Isn’t it ironic: more porn equals less sex

MAPA LogoYears ago – before porn had become so common – its opponents warned that if we didn’t limit pornography, men would start objectifying all women like they do porn stars, and treat them accordingly. Rape and all kinds of “sexual mayhem” would result. Naomi Wolf has a great article on the Mothers Against Pornography website where she reflects on this. It’s certainly true that pornography has become ubiquitous, and is changing how people experience sex. But Wolf makes the point that it is actually lowering libido – in relation to real people – rather than raising it. Listen to her own words, which I quote at length from the article:

“But the effect (of pornography) is not making men into raving beasts. On the contrary: The onslaught of porn is responsible for deadening male libido in relation to real women, and leading men to see fewer and fewer women as “porn-worthy.” Far from having to fend off porn-crazed young men, young women are worrying that as mere flesh and blood, they can scarcely get, let alone hold, their attention.

Here is what young women tell me on college campuses when the subject comes up: They can’t compete, and they know it. For how can a real woman-with pores and her own breasts and even sexual needs of her own (let alone with speech that goes beyond “More, more, you big stud!”) – possibly compete with a cybervision of perfection, downloadable and extinguishable at will, who comes, so to speak, utterly submissive and tailored to the consumer’s least specification?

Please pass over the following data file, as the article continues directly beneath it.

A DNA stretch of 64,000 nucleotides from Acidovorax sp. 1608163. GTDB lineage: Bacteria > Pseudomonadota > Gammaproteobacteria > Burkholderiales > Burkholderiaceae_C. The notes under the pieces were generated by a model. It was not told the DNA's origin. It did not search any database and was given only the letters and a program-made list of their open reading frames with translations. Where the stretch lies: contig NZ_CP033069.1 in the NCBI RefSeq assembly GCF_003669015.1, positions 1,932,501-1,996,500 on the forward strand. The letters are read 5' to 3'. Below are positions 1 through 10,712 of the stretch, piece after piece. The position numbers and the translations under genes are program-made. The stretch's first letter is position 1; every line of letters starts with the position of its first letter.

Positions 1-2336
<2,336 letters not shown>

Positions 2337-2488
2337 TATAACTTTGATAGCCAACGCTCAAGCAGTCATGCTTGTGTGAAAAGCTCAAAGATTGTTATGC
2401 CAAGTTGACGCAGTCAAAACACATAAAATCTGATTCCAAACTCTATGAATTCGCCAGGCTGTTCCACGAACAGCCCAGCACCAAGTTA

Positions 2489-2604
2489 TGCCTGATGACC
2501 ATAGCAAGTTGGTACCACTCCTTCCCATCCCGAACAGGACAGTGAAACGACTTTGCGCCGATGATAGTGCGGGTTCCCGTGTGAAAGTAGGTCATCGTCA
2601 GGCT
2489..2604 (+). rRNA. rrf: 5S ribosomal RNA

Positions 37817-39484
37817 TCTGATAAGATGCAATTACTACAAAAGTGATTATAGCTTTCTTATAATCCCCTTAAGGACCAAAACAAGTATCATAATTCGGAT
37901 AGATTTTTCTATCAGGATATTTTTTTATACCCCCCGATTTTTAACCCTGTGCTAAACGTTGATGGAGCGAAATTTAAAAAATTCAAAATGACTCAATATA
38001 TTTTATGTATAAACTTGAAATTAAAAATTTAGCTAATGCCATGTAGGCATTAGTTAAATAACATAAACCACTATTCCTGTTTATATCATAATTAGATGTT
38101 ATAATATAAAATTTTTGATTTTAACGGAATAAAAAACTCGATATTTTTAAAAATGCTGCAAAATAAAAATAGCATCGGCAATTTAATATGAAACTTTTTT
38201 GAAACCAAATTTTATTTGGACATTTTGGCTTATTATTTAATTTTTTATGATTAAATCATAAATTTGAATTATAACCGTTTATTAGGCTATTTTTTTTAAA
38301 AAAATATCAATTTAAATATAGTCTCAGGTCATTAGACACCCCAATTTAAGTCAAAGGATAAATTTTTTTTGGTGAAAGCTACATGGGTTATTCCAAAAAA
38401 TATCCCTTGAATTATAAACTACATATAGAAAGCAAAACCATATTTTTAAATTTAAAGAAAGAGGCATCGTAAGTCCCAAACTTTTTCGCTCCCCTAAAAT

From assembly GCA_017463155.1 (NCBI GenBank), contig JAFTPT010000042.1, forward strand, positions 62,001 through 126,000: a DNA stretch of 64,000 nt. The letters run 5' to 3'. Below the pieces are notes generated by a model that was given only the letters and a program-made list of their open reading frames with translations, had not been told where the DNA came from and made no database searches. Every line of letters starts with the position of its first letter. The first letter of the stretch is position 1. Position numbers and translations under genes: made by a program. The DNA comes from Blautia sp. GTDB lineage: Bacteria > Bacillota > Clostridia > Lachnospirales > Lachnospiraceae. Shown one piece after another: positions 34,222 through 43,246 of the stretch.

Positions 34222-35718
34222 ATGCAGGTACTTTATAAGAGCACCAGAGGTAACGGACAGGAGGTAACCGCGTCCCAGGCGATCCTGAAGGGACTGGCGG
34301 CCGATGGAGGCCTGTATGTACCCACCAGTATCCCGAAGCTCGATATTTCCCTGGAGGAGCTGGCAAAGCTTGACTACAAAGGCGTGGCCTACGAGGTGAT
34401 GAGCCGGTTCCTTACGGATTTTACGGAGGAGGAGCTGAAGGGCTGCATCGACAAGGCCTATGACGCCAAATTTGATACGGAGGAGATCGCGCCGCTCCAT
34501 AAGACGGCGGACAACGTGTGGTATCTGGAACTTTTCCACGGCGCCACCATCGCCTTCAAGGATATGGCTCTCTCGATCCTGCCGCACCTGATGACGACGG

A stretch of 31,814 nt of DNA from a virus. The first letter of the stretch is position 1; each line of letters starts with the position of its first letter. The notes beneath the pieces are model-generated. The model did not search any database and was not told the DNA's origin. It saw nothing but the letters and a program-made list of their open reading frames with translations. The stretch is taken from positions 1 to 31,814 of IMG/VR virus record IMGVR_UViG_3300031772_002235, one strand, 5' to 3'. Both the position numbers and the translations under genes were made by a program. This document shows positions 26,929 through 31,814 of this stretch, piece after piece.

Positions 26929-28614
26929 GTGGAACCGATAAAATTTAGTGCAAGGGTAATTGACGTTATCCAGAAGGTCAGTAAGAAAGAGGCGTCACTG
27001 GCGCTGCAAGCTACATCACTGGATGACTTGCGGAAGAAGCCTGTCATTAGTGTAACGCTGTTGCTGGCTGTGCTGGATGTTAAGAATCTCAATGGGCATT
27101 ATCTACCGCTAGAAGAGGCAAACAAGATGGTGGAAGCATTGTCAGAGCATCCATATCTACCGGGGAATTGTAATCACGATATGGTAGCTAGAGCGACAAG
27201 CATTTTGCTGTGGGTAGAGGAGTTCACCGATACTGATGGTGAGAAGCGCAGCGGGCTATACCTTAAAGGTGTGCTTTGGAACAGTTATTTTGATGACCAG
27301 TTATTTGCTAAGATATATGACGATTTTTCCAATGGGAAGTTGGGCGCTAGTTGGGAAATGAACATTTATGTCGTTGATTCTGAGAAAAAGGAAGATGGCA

For most of human history, erotic images have been reflections of, or celebrations of, not substitutes for, real naked women. For the first time in human history, the images’ power and allure have supplanted that of real naked women. Today, real naked women are just bad porn…

“If your appetite is stimulated and fed by poor-quality material, it takes more junk to fill you up. People are not closer because of porn but further apart; people are not more turned on in their daily lives but less so.

“The young women who talk to me on campuses about the effect of pornography on their intimate lives speak of feeling that they can never measure up, that they can never ask for what they want; and that if they do not offer what porn offers, they cannot expect to hold a guy. The young men talk about what it is like to grow up learning about sex from porn, and how it is not helpful to them in trying to figure out how to be with a real woman…

“After all, pornography works in the most basic of ways on the brain: It is Pavlovian. An orgasm is one of the biggest reinforcers imaginable. If you associate orgasm with your wife, a kiss, a scent, a body, that is what, over time, will turn you on; if you open your focus to an endless stream of ever-more-transgressive images of cybersex slaves, that is what it will take to turn you on. The ubiquity of sexual images does not free eros but dilutes it.

In another article I reference a Japanese study, recently released, where the government is expressing concern that people are not having sex often enough (and they worry about the resultant decline in birth rates). I think this is related to the issue Wolf raises in the article. Porn leads not only to less sexual satisfaction, it often leads to less sex.

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